|Review by PASs||posted 369 days ago||2738 views||0 times favorited||10 comments|
I do some subcontract for the US Navy building shipping crates for Aircraft Carrier Flight-deck equipment.
Since I do the work on-site I needed some collapsible or folding sawhorses.
I bought a couple of the yellow painted steel sawhorses from Home depot, but they moved too much when working on heavier crates (over 500 pounds).
I ended up with some made by Toughbuilt which were better, but after a while they loosened up. And since they were made of steel I was always concerned about cutting or drilling into them.
I did some research, including here on LJ and discovered Trojan Tools.com. I was impressed by the design, and the reviews sounded good, but the price was a little much for me at the time.
A couple of weeks ago a got a bigger contract for 38 shipping skids.
The work required 4×6 lumber 16 feet long.
As I was working by myself moving the lumber onto the sawhorses was “less gentle” than with two people.
The Toughbuilt sawhorses started getting beat up and wobbly to the extent I was concerned they might collapse.
I clamped and braced them to finish the contract, then went home and ordered a couple sets of the Trojans.
They got here today and I did a little work on them here at the house.
They come un-assembled with simple yet clear instructions…got both sets together in about 15 minutes.
The legs do not assemble to each other, they clamp around 2x lumber you provide.
The nice thing is you can put about any size 2x in them you want.
I got a couple of 2×6s 12 feet long, but I could have easily gone 16 feet, length doesn’t matter as the feet can be clamped anywhere along the 2x.
In my case the 12 footers will allow me to work with 16 foot lumber with no problem.
It took a couple of tries to get the hang of working the clamping action, but even the couple of times I didn’t get the 2x fully seated in the saddle the teeth still bit into the wood well enough to give an incredibly sturdy feeling joint.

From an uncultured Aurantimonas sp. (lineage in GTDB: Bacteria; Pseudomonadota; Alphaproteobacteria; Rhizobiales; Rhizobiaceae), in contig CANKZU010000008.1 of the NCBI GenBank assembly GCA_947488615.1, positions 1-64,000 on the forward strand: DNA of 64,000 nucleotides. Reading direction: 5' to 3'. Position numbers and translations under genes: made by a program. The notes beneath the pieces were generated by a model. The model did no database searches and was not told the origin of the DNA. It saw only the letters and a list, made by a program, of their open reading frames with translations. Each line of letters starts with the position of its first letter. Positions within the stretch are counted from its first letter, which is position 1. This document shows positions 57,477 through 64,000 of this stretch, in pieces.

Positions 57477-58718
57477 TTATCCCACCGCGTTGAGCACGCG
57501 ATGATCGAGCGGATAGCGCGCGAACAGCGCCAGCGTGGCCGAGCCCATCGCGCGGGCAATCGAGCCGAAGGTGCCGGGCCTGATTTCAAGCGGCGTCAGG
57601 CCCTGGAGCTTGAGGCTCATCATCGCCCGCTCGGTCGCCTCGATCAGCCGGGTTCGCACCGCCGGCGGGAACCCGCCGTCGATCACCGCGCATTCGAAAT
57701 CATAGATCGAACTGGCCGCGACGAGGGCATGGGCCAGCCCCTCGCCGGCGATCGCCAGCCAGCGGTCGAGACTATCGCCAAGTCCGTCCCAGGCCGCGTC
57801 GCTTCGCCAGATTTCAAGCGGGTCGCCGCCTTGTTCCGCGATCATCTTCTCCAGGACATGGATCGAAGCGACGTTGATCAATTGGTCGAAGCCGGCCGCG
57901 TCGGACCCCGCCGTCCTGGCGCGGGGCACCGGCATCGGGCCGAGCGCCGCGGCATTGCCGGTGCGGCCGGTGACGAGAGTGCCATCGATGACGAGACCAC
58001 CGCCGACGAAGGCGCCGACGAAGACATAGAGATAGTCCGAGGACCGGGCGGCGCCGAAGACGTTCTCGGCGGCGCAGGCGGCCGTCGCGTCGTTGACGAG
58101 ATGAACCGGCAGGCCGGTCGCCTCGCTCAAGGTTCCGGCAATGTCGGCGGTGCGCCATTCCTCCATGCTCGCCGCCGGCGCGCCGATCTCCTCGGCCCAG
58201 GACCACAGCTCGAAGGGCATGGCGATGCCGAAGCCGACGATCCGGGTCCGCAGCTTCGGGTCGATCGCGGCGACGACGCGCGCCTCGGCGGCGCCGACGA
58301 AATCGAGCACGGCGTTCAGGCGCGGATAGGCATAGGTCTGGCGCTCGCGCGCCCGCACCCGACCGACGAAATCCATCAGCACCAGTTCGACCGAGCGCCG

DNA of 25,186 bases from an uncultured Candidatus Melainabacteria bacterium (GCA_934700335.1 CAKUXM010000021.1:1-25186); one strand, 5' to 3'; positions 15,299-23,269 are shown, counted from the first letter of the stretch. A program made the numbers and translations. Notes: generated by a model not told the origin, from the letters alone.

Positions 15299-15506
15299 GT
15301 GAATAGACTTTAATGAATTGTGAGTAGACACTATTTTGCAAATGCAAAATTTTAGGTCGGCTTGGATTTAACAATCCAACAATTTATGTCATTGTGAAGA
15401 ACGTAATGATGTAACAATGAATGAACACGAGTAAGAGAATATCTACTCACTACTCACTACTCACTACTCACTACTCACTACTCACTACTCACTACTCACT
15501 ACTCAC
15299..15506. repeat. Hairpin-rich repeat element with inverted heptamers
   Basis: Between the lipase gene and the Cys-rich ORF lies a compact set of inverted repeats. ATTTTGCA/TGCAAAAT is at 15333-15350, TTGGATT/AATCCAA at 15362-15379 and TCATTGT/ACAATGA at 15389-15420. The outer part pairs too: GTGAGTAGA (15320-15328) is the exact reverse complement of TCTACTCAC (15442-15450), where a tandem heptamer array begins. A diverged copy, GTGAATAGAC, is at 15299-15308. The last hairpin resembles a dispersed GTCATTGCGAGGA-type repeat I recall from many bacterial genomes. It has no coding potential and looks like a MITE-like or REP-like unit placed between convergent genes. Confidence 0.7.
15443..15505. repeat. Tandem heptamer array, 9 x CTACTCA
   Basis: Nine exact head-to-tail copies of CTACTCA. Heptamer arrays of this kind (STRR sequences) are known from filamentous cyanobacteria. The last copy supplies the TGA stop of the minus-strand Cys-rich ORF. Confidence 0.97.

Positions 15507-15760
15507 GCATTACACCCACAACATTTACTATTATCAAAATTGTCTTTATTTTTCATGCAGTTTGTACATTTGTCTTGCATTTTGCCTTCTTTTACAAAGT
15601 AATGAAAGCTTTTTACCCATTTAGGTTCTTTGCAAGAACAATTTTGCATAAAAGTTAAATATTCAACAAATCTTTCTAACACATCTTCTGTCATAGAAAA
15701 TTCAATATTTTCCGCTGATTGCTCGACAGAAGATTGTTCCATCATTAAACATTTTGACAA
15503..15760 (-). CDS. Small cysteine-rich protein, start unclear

I notched the 2×6s to accept cross members from the old sawhorses to make an assembly ‘table 12 feet long and 5 feet wide. This is also long enough to work full sheets of plywood.
I didn’t want to play with any 4×6s on my day off, but I had some shipping crates in the driveway and demolished them on the table.
The crates were only 50 or 60 pounds each, but instead of trying to pry them apart I beat them apart with a sledge and wrecking bar.
The Trojans didn’t even budge.
After I beat the crates apart I beat the nails over and down, then cut everything into pieces small enough to fit in the chiminea to burn them. Since the Trojan with 2×6s has 3 1/2 inches of clearance from the top of the lumber to the top of the sawhorse there was no way I could cut into the metal using a 7 1/4 inch saw. I didn’t even try to move the pieces so I wouldn’t hit the supports I just threw them on the table and cut away.
I do look forward to building a bigger crate using the table…and tomorrow is the day, a crate 4×8 feet and 4 feet tall.
Will try to get some photos tomorrow and post an update, but already the Trojans have clearly outperformed any other portable sawhorse I’ve owned.
-- Pete, "It isn't broken, you just aren't using it right."